From its very inception, video art was used by artists to investigate the body and electronic space. The closed circuit mechanism, which offered the new possibility of controlling and composing an image in real time, was used to create situations in which the subject—often the artist himself—was confronted with his own image. The work of the American pioneer of video art Peter Campus is undeniably typical in this regard. In his videos from the 1970s, he reflected on the process of identification by using special effects. In Three Transitions (1973) and Set of Coincidence (1974), two series which are undoubtedly his most famous videos, Campus manipulated the images using overlay and chroma-key effects. The human figure interacts with its double. The two images are in turn used as mattes and counter-mattes in a series of interpenetrations and transpositions. These movements enable a volatile identity to take shape, corresponding to a body with evanescent contours which, like the space around it, is subjected to perpetual overlaying, juxtapositions, and intertwining. Campus also studied the way in which we experience our bodies in a series of video installations created between 1971 and 1978. For instance, in the installation Interface (1971), visitors are faced with two images of themselves, projected onto a glass surface. The first presents their reflection on the glass, the second shows an image recorded by a camera directed towards them and connected to a video projector in a closed circuit. According to the viewer’s position in space, the silhouettes either come together or turn away from each other. The result is a sort of game, playing with our bodily limits and our bearings in space and time, eventually leading to an understanding of the device. A similar approach is employed in Experiments for Autocommunication (1975), a series of video actions for two cameras, led by Hubert Van Es and his associate Christiaan Goyvaerts, and of which only four fragments are still preserved today. These focus on the relationship to the self and present the way in which an individual perceives the spatial orientation of his own image through the video medium. The first action shows Hubert Van Es sitting in front of a monitor connected to a camera, which is placed to his left and films the artist in a close-up shot. The artist moves his gaze and his finger to and fro between both devices, before turning around, revealing the presence of a second camera which films the scene as a whole. The artist appears disorientated while he attempts to recognize various parts of his own face in his “reflection.” In addition to this, thanks to the synchronization of both cameras, the “reflected image” of Hubert Van Es’s face is laid over the scene, confronting the viewer with a twofold—threefold—body. This creates a feeling of alterity, which is further enhanced by the gibberish uttered by a distorted voice.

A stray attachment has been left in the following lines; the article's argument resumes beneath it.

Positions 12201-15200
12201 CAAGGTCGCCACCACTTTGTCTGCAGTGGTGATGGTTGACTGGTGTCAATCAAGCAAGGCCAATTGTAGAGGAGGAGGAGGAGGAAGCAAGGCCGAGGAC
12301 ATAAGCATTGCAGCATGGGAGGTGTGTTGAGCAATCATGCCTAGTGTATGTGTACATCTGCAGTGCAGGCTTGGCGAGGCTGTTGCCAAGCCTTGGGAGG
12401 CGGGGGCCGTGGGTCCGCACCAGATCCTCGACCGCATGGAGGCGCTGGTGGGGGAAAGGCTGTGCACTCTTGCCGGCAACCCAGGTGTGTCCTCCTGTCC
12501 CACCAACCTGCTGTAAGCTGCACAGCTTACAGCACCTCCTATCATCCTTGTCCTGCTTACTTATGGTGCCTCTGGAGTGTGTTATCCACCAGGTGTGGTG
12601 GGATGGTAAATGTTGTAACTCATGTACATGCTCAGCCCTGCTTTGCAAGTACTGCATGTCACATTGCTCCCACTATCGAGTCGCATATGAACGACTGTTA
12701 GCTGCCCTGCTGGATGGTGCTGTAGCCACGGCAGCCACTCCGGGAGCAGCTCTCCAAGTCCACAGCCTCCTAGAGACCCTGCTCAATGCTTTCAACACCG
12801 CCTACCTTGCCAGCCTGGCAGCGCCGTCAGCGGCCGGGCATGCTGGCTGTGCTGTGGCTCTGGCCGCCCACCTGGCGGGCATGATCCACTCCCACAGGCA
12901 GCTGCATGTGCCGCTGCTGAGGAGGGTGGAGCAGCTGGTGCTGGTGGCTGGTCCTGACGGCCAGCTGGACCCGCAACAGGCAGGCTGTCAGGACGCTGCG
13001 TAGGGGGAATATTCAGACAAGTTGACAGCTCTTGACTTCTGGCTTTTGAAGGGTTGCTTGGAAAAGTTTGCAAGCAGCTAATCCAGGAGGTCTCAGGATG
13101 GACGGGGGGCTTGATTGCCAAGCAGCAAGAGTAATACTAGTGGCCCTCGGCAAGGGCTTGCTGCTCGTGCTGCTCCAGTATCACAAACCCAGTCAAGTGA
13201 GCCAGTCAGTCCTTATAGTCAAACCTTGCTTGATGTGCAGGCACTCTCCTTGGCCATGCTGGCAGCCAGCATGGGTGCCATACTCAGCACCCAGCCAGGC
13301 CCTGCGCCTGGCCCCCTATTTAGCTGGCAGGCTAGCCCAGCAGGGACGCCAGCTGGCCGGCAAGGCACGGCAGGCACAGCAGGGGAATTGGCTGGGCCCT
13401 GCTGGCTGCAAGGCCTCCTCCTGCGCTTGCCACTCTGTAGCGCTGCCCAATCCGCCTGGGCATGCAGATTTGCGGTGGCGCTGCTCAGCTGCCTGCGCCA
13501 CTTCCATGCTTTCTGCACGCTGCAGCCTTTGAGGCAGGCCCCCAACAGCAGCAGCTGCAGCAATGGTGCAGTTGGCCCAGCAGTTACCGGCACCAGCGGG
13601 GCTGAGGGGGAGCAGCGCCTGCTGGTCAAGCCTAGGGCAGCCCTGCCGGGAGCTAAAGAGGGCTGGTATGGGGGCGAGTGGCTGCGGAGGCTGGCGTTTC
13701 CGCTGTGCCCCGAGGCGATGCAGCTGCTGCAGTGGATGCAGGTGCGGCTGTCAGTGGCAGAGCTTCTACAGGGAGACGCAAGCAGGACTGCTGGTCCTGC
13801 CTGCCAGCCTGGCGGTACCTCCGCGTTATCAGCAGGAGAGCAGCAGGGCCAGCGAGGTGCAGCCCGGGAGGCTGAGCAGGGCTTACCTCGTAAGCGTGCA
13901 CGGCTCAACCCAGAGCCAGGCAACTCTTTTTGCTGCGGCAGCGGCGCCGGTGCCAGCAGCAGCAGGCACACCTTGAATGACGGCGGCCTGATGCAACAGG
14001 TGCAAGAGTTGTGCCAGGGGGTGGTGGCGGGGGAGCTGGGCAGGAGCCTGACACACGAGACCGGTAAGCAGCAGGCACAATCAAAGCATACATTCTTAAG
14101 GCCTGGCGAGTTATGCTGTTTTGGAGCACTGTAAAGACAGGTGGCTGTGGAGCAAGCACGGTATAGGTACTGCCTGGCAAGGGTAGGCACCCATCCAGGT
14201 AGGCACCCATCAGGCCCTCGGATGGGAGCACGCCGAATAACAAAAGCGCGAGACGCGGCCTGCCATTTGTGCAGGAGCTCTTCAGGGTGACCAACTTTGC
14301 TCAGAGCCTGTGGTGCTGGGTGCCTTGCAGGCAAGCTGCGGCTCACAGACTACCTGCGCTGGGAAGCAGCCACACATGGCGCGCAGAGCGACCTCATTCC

The two following actions are based on the shot reverse shot technique. While this film technique is generally intended to create a sense of continuity, here it provokes a rupture that is accompanied by the use of a series of superimpositions and cross-fades. Once again, Hubert Van Es faces the monitor. He is simultaneously filmed by two cameras. One shows him head on, the other captures his image from the back, in a slightly high-angle shot. The images captured by each camera are shown alternately and then mixed and superimposed. Hubert Van Es then rocks backwards and forwards as if trying to penetrate the space of the box and to merge with his own image. The body appears to us as if encased within the monitor. This feeling is emphasized by the rear high-angle viewpoint, as well as by the presence of the monitor’s contours, which create a double frame, thereby eliminating the possibility of anything being off-camera.